Huntley was the caretaker at the local secondary school, Soham Village College, living in a cottage on the school grounds at the time of the murders. He lived with his girlfriend, Maxine Carr, a teaching assistant at the school the girls attended who therefore knew them both personally. Huntley had managed to get a job working in a school, despite previous allegations towards him of rape and sex with underage girls.
Maxine was out of town on the 4th of August and Huntley was home alone. When he saw the two girls walking by his house, he invited them in, telling them their teacher Maxine Carr was inside. It is believed that the girls had been in the house for less than 20 minutes when Huntley murdered them.
On her return, Maxine also spoke to the press. In her statement, she pleaded for the girls to “ just come home”, raising suspicions in the police when she referred to Holly Wells in the past tense, saying “she was just a really lovely girl”.
The police received a number of tips regarding the whereabouts of the girls in the days following their disappearance, however, these showed little promise.
On August 16th, twelve days after the girls went missing, police questioned Huntley and Carr separately. The questioning lasted seven hours, after which Huntley and Carr remained at the police station while their house and the surrounding school grounds were searched. What they discovered strongly implicated Huntley in the girls’ disappearance. Amongst the evidence found was the Manchester United shirts they wore the day they went missing, which had likely been cut from the bodies of the girls, shown by the jagged edges of material. They were discovered burned and disposed of in a bin on the school grounds. This was the first time in the investigation that the police voiced their fear that the girls had been killed.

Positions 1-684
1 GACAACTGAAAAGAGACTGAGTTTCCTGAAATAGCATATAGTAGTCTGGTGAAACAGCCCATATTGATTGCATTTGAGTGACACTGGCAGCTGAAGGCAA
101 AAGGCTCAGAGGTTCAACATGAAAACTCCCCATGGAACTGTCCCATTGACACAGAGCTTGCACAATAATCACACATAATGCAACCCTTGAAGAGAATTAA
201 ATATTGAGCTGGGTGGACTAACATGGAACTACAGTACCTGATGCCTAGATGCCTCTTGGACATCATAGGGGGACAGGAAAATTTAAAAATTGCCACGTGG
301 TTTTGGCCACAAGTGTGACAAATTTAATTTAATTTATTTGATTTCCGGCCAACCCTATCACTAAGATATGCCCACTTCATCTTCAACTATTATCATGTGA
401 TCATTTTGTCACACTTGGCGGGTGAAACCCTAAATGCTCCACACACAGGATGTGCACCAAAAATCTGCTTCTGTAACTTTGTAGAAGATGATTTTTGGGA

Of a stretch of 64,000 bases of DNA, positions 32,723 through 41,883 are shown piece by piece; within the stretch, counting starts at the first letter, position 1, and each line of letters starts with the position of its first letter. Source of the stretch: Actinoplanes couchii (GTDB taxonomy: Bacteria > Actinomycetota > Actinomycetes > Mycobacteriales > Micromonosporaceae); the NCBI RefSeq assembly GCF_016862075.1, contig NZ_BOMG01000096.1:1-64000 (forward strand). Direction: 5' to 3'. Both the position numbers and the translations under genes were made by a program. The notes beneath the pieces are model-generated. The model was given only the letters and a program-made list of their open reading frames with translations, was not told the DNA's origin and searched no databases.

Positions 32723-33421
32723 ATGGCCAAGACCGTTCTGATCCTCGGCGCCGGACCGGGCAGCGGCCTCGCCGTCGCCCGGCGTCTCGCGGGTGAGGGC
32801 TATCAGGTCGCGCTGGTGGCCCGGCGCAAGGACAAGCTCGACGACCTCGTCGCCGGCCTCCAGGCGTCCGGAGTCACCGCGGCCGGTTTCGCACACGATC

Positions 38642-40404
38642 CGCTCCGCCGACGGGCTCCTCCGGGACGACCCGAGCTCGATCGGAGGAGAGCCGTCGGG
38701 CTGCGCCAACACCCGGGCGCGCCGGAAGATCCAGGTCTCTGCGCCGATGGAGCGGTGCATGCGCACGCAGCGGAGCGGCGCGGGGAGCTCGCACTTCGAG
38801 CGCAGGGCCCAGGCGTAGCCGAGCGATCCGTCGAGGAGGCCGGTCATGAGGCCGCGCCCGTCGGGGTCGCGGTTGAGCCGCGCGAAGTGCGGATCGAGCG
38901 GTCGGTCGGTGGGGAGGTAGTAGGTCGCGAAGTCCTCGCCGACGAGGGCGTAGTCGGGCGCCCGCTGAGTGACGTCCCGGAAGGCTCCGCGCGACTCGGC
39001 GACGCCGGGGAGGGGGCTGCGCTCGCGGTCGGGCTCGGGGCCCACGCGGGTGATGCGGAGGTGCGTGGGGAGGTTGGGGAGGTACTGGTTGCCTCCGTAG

The next day, the 17th, two bodies were discovered at Lakenheath, Suffolk. They were too badly decomposed to be identified at the scene, so were removed from the site for further forensic tests. On the August 21st, they were officially identified as Holly and Jessica.